Snyder Faced With Another Loss
Wednesday, January 9, 2008
Is it time to feel sorry for Dan Snyder?
Yesterday, Joe Gibbs, the head coach of Snyder's Redskins and a Washington sports icon, announced that he was leaving the team and his $5 million salary. The Redskins' season ended Saturday with a loss to the Seattle Seahawks in the first round of the NFL playoffs.
On Monday, because of the writers' strike, NBC pulled the plug on its highly rated Golden Globe Awards program, which Snyder's private-equity firm, Red Zone Capital Partners, acquired last summer as part of his $175 million purchase of Dick Clark Productions.
And then there's Six Flags. Shares in the amusement park chain, of which Snyder is chairman, began the year near their all-time low, though they got a slight boost yesterday on reports that fourth-quarter attendance and revenue were up.
But feeling sorry? A little perspective might be useful. Snyder is believed to be one of the wealthiest people in the region. The Redskins are one of the biggest cash cows in sports, worth more than $1.4 billion, according to Forbes magazine. And there seems to be no limit for fans' love for the team and their willingness to pay top dollar to see the Redskins play.
Snyder isn't talking about his circumstances, declining through a spokesman to comment for this article. But those who know him and those who watch him have their own points of view, and they differ.
A Snyder associate who spoke on the condition of anonymity said surface turmoil in Snyder's empire might be deceiving.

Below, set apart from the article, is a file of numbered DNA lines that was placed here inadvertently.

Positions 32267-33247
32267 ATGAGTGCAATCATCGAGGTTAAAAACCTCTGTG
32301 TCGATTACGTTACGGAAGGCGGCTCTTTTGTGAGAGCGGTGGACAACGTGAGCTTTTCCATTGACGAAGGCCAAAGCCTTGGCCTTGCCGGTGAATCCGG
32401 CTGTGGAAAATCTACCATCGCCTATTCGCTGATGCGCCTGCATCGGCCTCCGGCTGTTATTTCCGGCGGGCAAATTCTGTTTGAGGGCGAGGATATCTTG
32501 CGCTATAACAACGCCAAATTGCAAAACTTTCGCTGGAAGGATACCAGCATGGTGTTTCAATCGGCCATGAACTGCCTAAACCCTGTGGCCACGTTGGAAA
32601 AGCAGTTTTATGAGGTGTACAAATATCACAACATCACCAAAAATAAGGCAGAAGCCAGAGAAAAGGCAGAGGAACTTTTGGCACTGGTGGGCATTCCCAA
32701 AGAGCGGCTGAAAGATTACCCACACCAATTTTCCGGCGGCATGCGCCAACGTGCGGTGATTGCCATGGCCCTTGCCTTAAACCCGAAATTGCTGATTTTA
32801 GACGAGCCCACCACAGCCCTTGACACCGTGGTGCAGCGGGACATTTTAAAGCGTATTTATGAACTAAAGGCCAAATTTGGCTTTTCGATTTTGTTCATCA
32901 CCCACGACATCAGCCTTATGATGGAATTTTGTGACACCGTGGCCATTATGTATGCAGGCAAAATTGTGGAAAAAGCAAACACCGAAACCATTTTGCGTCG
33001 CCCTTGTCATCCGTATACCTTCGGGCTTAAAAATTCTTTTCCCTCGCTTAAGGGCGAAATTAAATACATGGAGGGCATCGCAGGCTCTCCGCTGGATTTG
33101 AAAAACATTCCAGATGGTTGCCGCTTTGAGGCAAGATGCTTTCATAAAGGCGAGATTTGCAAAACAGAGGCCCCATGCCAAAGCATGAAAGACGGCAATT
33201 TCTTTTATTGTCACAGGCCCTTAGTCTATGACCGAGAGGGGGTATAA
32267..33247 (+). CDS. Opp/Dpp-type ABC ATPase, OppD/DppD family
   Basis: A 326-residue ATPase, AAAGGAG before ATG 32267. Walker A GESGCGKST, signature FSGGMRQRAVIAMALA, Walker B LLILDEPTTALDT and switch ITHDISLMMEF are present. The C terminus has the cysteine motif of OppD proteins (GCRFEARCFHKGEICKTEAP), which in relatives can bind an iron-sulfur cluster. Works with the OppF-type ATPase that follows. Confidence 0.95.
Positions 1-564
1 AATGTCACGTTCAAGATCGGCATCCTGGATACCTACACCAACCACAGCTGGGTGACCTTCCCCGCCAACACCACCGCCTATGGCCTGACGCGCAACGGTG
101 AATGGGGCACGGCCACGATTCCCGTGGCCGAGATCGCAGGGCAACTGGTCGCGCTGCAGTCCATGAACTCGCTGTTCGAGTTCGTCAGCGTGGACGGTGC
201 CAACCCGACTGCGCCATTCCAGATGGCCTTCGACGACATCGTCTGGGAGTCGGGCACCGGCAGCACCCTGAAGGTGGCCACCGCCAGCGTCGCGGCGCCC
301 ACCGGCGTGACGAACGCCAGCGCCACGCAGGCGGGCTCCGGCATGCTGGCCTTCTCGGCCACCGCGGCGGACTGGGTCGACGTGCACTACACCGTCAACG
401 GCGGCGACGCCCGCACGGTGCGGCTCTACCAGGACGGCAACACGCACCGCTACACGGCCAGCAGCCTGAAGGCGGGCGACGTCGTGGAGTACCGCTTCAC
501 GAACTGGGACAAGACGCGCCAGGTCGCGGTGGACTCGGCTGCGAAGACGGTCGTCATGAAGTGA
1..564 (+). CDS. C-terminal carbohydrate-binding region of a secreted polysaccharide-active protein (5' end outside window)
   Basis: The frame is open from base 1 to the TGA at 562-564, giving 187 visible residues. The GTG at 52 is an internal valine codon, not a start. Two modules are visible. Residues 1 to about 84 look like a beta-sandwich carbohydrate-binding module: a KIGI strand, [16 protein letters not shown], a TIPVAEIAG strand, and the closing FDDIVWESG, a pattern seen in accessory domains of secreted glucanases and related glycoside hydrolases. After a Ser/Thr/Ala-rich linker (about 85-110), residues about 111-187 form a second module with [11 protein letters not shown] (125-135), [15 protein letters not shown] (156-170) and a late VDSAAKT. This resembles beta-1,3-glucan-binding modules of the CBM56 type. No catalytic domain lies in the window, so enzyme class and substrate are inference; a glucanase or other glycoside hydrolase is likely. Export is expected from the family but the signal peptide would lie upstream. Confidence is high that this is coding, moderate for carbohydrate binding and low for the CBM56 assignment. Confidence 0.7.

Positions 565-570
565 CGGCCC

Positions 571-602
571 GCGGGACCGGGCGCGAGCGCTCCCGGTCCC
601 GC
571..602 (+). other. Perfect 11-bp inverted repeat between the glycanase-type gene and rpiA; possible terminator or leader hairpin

"Dig deeper," the associate said, "and it's just not the case."
For example, this person said, Snyder's private-equity firm gets a rights fee for the Golden Globe Awards whether it is televised or not.
Dwight C. Schar, chairman of Reston-based home builder NVR and a partner in the team and in Red Zone, said yesterday that Six Flags is on track to be successful and that the investment in Dick Clark Productions is paying off.
"We feel very fortunate about the Redskins and where we are," Schar said. "The organization is in great shape to move forward. And we feel good where Six Flags is headed. It's on track. And we are very happy with Dick Clark because our earnings are going to be up 50 percent."
Some observers argue that Snyder is a victim of circumstances. Six Flags is still a work in progress. Bad weather and a bad accident -- a girl was seriously injured in an accident at a park in Kentucky last year -- hurt performance in 2007. And the Golden Globes are a victim of the writers' strike, with celebrities declining to cross picket lines.